Fresno man sues, blames recalled vehicle for severe injuries

FRESNO, Calif. (KFSN) -- A Fresno man lost his right arm in a 2015 crash and he blames a defect that led to a recall four years later.

Donald Speed III lost his arm, fractured his pelvis, cracked three vertebrae, and lacerated his kidney.

He lives with a high level of pain now, but he still wants to inspire people.

Speed wanted a motorcycle when he was turning 21 in 2015.

His mother was not on board.

"She was like 'no you're not going to get a bike,'" Speed said. "So, she went on the market to look for something safer and she discovered the Slingshot."

Speed got a Slingshot for his birthday and he loved it until about two months later.

Now he's suing the manufacturer after he alleges the steering locked up on him one day as he drove along Herndon Ave. in northwest Fresno.

He hit an embankment and the three-wheeler flipped over on top of him.

"I didn't know how bad it was until the firefighters came on the scene, cut off my clothes and then I saw his look and I asked him 'How bad is it?'" Speed said. "And he told me I'm probably going to have to get it amputated."

Speed needed more than three months to learn how to walk again.

He sued Polaris, the company making Slingshots.

A Polaris spokesperson told Action News they don't comment on pending litigation.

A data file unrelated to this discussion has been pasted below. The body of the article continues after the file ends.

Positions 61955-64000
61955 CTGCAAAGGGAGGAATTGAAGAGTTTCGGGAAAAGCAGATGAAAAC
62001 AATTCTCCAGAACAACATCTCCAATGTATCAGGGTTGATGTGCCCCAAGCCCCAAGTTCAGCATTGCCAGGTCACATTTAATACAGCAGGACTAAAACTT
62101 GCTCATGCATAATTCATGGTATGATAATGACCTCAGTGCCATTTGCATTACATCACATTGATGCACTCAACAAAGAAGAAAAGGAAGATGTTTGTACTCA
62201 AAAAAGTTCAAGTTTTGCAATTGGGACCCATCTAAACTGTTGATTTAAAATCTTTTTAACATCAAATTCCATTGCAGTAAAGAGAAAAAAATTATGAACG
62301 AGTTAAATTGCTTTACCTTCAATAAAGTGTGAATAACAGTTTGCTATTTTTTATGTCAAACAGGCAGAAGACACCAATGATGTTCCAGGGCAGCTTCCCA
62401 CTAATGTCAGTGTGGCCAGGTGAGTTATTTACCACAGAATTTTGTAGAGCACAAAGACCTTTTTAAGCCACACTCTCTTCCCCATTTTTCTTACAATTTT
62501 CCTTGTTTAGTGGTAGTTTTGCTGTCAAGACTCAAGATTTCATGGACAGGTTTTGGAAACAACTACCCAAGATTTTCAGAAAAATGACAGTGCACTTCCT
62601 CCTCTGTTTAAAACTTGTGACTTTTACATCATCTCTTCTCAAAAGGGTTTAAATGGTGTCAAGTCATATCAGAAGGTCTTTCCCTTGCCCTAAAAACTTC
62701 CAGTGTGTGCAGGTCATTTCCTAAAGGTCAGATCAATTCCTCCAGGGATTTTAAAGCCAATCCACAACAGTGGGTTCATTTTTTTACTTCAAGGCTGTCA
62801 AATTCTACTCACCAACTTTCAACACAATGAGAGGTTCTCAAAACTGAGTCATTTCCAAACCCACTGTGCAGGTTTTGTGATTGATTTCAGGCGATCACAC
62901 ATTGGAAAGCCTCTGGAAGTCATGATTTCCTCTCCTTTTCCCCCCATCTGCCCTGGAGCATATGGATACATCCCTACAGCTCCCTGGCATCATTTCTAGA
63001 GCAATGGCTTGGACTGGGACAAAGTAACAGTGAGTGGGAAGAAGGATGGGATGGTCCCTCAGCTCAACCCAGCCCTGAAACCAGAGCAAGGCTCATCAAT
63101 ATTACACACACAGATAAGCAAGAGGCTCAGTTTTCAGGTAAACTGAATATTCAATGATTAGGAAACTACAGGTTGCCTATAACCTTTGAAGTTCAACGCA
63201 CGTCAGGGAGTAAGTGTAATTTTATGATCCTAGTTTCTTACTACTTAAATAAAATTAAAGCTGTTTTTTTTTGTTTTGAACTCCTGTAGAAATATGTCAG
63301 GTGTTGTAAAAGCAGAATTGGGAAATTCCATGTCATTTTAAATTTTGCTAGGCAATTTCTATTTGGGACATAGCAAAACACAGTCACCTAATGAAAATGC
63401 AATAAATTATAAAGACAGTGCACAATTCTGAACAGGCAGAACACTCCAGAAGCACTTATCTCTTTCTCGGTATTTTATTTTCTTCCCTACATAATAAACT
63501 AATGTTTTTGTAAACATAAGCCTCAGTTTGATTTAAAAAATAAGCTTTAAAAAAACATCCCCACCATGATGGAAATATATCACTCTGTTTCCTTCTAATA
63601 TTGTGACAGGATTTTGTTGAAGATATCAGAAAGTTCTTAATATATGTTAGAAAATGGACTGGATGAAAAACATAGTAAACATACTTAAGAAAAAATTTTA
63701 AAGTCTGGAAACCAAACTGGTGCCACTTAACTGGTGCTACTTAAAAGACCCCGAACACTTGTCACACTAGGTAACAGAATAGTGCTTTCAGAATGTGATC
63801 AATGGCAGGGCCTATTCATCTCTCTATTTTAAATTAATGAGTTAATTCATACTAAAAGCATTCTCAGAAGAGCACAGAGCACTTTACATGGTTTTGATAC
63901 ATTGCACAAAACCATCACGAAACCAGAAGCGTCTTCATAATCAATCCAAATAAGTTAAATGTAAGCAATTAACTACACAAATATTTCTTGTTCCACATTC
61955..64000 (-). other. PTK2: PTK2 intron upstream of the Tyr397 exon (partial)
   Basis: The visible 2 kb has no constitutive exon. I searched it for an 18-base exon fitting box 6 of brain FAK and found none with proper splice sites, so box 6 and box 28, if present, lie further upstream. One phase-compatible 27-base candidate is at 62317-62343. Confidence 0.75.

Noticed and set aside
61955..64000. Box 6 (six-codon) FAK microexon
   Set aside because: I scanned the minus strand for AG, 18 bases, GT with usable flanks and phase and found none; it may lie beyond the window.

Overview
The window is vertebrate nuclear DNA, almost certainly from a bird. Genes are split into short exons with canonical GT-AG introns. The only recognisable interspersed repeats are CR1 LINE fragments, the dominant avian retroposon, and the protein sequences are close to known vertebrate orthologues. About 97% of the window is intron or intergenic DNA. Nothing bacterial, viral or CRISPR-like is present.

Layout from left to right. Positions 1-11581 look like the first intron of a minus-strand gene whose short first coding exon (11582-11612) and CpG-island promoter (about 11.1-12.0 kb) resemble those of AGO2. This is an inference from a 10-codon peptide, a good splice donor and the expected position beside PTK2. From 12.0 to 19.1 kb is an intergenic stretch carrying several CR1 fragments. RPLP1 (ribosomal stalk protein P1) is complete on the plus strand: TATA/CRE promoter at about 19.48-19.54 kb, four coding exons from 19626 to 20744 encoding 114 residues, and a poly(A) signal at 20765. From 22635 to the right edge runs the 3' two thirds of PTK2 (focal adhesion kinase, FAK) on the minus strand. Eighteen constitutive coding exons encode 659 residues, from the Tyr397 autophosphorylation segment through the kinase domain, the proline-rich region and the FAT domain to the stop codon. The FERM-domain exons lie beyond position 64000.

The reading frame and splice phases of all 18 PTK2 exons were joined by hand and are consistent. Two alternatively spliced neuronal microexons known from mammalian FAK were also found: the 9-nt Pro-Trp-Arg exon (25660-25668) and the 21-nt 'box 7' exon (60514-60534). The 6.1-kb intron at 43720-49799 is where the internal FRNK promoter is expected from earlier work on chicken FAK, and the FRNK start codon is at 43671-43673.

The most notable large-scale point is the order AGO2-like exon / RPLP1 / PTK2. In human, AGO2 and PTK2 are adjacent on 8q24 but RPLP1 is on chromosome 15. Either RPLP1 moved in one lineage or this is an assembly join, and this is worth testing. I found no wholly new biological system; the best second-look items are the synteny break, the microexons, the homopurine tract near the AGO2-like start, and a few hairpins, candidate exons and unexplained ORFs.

But in court, the company's lawyers have argued Speed hasn't proved the steering caused the crash.

They said Fresno police determined it was unsafe speed.

But attorney Butch Wagner says it was a manufacturing defect.

"What we've learned through more investigation and through our expert witnesses in this case is that the power steering shuts down sometimes on some of these vehicles," Wagner said.

Two years after Speed filed his lawsuit, Polaris recalled 2015 to 2019 Slingshots because of an electrical issue that could affect power steering, among other things.

Speed hopes the company will take responsibility for his injuries.

But in the meantime, he's working with kids at Torres High School in Madera and using his experience to show his football players they can overcome just about anything.

"Don't take life for granted," he says he tells them. "You need to see the world in its greater form. Of course there are down moments but there's a greater purpose for you."

Some other drivers who claim they had steering trouble on their Slingshots will testify at the trial, which is scheduled to start in May.
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